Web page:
Use of habitat is generally considered to be selective if the animal makes choices rather than wandering haphazardly through its environment. Typically, the disproportionate use of a habitat compared to its availability is taken as prima facie evidence of selection. Although technically resource availability encompasses accessibility and procurability (Hall et al. 1997), these attributes are difficult to measure, so it seems reasonable to equate habitat availability with abundance (typically measured in terms of area), as is normally done in habitat selection studies. A habitat that is used more than its availability is considered to be selected for. Conversely, a habitat that is used less than its availability is often referred to as being selected against, or even avoided. This is poor terminology, however, in that it suggests that the animal preferred not to be in that habitat at all, but occasionally just ended up there. Use that is proportional to availability is generally taken to be indicative of lack of selection, which is also unfortunate terminology, as illustrated by the following examples.

Consider an animal living in an area with only two habitats and using each in proportion to its availability; from this we might assume that the animal was not exhibiting habitat selection. However, unless the animal was a very low life form, it certainly made choices as to when it visited each habitat and what it did when it got there; anytime it made a choice, and either stayed or moved, it selected one habitat over the other. Arguably, if one analyzed these movements on a short enough time scale, habitat use would be disproportionate to availability, enabling detection of habitat selection. As the time scale is shortened, though, the sheer physical constraint of moving between the two habitats (i.e., the distance between them) also affects their relative use.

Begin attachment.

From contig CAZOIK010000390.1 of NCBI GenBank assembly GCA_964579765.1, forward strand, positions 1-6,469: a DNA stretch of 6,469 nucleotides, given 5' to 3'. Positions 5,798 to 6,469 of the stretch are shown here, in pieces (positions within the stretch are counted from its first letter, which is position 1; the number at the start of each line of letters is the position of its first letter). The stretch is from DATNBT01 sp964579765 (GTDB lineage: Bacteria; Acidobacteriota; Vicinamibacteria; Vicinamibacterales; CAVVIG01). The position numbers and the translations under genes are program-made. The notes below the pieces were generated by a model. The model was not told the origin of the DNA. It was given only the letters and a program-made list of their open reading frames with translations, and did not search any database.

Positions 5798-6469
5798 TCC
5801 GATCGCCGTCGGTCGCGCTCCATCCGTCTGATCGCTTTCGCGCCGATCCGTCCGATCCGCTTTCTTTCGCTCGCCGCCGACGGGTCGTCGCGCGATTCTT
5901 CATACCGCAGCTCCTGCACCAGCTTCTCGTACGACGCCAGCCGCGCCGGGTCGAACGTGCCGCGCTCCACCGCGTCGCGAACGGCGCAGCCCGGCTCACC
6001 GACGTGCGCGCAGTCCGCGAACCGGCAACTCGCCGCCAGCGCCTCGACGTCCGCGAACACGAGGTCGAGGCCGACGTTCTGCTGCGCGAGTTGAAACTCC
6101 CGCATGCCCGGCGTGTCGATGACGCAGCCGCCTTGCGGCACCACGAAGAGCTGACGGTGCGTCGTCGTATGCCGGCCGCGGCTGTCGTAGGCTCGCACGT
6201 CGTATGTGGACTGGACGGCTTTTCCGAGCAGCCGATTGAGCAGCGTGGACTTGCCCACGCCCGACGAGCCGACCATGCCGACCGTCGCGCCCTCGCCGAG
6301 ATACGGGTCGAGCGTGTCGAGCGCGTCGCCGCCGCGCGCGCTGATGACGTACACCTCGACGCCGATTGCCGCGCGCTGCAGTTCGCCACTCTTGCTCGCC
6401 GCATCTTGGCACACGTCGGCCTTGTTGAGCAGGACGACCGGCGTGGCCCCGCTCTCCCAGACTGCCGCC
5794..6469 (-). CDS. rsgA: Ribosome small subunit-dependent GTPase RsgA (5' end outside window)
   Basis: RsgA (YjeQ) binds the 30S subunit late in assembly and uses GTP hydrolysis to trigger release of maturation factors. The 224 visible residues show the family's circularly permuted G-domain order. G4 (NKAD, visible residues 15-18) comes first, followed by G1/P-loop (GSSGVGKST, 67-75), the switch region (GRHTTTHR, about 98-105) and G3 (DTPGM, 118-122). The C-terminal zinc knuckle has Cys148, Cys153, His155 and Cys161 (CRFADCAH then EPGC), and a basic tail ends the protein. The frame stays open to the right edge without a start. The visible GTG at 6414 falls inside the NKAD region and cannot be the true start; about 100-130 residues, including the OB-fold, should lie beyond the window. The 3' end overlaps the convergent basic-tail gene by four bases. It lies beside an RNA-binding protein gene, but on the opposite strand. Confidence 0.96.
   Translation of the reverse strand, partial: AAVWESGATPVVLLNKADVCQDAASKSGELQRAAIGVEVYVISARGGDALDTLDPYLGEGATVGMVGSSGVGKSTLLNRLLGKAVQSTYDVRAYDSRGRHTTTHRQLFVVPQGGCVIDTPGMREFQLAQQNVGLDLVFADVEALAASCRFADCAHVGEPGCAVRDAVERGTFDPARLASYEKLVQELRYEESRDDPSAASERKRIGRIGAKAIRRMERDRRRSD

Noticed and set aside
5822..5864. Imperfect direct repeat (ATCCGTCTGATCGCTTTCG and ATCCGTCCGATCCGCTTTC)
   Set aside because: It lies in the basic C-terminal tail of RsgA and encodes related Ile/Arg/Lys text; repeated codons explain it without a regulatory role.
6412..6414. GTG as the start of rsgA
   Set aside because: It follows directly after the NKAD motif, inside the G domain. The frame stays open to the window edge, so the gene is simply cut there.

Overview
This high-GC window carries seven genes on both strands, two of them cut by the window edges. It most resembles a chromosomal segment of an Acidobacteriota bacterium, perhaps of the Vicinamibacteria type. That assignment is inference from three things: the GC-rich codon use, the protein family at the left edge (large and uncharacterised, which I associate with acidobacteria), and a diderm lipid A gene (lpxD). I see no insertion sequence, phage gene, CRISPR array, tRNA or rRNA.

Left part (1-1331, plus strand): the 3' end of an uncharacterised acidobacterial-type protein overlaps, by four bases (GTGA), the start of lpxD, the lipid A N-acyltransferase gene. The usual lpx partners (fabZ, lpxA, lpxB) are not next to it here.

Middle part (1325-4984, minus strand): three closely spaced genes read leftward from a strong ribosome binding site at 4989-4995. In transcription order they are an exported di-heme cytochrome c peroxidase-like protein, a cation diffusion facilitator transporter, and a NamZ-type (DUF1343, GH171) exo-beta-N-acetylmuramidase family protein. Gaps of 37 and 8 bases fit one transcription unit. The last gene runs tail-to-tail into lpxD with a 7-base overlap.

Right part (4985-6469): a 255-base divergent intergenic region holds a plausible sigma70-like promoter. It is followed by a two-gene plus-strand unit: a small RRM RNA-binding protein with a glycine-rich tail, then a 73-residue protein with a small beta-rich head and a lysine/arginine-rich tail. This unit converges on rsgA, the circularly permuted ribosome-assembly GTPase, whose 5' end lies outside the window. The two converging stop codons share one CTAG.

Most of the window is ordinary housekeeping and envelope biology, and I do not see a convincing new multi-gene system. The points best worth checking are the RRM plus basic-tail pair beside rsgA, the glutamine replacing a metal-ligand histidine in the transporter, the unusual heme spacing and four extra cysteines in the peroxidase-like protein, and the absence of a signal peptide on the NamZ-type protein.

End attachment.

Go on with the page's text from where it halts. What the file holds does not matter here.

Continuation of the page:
On the flip side, imagine a dispersing animal attempting to traverse an area with no regard for habitat. If its route was frequently diverted by the presence of other, more dominant resident animals, living in their presumably preferred habitats, the disperser's movements would appear to reflect habitat selection

(i.e., selection for habitats not preferred by the residents). Indeed, one could reasonably assert that this represents true habitat selection as defined earlier, in that the disperser chose to avoid habitats with dominant conspecifics and thereby improved its chance of obtaining resources and not getting killed; however, one could also legitimately contend that the disperser was simply exhibiting avoidance of conspecifics, and used whatever cues, including markings, droppings, and possibly habitat characteristics, to do so.

These are not trivial complications, but rather examples of the intrinsic ambiguities associated with the application of these concepts. Terms such as selection and preference can be clearly defined, but not easily measured in the real world. Moreover, as I will show later, the link between selection, preference, and habitat-related fitness may be tenuous.